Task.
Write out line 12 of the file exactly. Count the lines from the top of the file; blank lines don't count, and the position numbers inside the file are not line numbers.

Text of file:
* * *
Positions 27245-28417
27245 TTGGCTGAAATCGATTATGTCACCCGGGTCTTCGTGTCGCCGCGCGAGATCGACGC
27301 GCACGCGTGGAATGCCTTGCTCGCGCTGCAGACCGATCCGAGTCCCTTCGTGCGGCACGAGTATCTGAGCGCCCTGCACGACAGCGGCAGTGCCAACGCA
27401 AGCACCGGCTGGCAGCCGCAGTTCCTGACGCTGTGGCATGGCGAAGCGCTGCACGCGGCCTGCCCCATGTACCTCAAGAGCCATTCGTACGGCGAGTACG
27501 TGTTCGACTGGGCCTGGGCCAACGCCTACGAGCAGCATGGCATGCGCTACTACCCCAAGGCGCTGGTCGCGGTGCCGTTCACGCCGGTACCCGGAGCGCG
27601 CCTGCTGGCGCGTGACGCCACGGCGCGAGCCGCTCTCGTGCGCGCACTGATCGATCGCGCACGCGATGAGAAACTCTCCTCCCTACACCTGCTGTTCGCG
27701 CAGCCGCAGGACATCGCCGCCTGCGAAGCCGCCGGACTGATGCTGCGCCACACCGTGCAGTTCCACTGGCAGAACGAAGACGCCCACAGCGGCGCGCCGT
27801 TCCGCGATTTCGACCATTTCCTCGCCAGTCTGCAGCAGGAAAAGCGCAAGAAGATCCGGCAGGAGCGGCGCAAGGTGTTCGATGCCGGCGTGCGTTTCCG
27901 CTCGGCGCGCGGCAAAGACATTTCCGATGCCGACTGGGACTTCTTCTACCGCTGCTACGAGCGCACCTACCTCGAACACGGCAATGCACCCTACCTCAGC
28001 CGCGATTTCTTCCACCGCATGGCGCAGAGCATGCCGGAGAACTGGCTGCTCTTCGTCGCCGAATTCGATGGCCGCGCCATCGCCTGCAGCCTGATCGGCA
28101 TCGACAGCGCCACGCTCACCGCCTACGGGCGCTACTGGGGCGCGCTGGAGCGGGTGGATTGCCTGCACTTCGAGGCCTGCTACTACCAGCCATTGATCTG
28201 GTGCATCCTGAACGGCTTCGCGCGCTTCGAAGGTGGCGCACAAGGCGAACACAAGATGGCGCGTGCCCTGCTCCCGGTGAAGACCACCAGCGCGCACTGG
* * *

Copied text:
28201 GTGCATCCTGAACGGCTTCGCGCGCTTCGAAGGTGGCGCACAAGGCGAACACAAGATGGCGCGTGCCCTGCTCCCGGTGAAGACCACCAGCGCGCACTGG